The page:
Special Report: on “Selective Reduction” Abortions: The Impact on

The Elliot Institute News
From the Leader in Post-Abortion Research

Special Report on
“Selective Reduction” Abortions
The Impact on Parents and Families

In This Issue:

·         Introduction

·         Targeting “Excess” Children: Infertility Treatments and the Problem
of “Selective Reduction”

·         IVF, Mass Production and Coercion

·         Learn More, Share More


A recent New York Times Magazine story has highlighted the controversy
surrounding “selective reduction” — in which a multiple pregnancy
(twins, triplets or more) is “reduced” by aborting some of the babies
before birth.

Multiple pregnancies are a common result of in vitro fertilization,
since clinics may implant multiple embryos in an effort to increase
the chance of a successful pregnancy. If a multiple pregnancy does
occur, however, the issue of “selective reduction” (also called
“multifetal pregnancy reduction”) can arise. In many cases, couples
are even pressured to undergo the procedure by medical professionals.

As researchers Elizabeth Ring-Cassidy and Ian Gentles note in the
following article, this practice is often the result of poor
information and coercion. Further, it is often traumatic for the
parents, may disrupt bonding with the surviving children and is a
risky practice medically. Read on to learn more about this issue.



Targeting “Excess” Children
Infertility Treatments and the Problem
of “Selective Reduction”
Elizabeth Ring-Cassidy and Ian Gentles

Just as reproductive technologies have changed obstetrical practice,
so too have they led to a type of abortion which affects a different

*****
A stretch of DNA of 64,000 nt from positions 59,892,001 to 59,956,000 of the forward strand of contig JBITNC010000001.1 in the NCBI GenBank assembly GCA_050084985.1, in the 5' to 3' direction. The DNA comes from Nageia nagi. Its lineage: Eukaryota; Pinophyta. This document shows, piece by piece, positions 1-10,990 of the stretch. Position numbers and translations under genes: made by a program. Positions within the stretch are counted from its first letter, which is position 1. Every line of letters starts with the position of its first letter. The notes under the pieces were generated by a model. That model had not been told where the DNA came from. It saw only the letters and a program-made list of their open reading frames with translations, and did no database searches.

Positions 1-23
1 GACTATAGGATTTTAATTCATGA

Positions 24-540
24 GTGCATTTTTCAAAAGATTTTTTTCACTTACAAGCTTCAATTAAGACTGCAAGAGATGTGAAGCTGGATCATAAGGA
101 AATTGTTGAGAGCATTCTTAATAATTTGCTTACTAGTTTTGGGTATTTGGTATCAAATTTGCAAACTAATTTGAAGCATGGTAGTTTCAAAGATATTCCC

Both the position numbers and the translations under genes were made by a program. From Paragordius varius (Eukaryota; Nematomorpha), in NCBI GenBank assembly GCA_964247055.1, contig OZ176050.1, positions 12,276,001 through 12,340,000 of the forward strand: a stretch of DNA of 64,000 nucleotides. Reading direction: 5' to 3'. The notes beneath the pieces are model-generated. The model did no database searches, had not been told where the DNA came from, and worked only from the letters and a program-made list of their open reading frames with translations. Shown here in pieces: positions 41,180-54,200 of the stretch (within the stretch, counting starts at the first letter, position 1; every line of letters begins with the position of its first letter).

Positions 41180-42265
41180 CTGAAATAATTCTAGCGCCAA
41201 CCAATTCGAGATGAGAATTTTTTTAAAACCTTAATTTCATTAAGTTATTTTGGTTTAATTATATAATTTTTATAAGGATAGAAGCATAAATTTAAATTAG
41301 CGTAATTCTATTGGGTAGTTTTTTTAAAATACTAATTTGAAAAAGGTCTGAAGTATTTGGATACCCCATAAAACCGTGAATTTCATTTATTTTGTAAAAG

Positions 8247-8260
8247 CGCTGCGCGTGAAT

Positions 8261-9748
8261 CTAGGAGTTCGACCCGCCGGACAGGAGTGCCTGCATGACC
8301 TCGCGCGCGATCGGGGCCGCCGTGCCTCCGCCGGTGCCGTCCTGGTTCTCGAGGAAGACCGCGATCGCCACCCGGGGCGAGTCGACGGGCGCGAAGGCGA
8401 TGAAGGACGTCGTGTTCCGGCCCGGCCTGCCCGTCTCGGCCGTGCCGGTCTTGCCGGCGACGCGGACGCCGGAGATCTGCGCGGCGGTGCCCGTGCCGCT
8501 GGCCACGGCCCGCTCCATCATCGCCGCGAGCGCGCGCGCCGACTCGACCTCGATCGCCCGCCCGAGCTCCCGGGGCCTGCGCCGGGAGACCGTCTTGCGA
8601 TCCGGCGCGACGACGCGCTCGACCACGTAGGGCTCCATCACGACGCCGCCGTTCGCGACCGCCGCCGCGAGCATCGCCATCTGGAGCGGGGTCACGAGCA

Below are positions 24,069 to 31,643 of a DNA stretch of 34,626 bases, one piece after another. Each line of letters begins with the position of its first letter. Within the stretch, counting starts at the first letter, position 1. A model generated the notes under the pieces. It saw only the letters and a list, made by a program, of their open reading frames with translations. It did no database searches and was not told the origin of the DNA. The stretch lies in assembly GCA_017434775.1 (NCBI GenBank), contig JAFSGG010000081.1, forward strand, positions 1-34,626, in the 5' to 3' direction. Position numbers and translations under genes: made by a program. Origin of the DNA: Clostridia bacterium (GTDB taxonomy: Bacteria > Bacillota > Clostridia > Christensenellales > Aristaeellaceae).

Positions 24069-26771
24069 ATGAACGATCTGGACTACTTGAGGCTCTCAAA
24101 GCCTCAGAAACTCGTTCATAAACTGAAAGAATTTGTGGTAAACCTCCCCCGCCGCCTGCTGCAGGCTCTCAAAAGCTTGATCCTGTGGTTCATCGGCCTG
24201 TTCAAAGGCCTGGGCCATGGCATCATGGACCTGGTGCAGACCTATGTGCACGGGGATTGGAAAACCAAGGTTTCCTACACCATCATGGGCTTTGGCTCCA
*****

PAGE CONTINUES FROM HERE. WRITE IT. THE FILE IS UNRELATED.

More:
population of pregnant women from those with unplanned pregnancies.
These women have planned and waited to have a child, and it is ironic
that they and their partners who are suffering the problems of
infertility must often come face-to-face with abortion.

There is a large literature detailing the psychological distress
experienced by couples who wish to have children but who cannot
conceive naturally. The following quotation captures the feeling

You can’t have a baby–a numbness beyond desperation. Baby lust–do
you know how it feels to want a baby so much that every other activity
in life, everything you’ve worked for and planned for–jobs, friends,
family, marriage, seem hollow as a tin can? To be in emotional pain so
extreme that when you see a pregnant woman’s stomach or a newborn baby
the pain becomes physical?

Continue reading …



IVF, Mass Production and Coercion
David C. Reardon

Multifetal pregnancy reduction (MFPR) is recommended by the
practitioners of artificial reproduction methods on the grounds that
it is necessary to safeguard the health of the mother and surviving
children. As with other abortion procedures, however, there is little,
if any, evidence that this procedure actually attains the desired

In regard to the other children, MFPR introduces the additional risk
of miscarrying all the children. The emotional trauma and self-blame
that couples must experience after consenting to MFPR and then
miscarrying all of their children, after years of longing, prayer, and
payment of huge medical bills to become pregnant, is unimaginable. It
has yet to be studied. And how can the pain of this devastated couple
be weighed against the joy (tinged with grief) of couples for whom
MFPR may have helped to avoid a natural miscarriage?

These points are hinted at in the above article. What is not
discussed, however, is the financial motivation of IVF clinics to risk
high rates of multiple pregnancies and subsequent MFPR procedures.

Continue reading …



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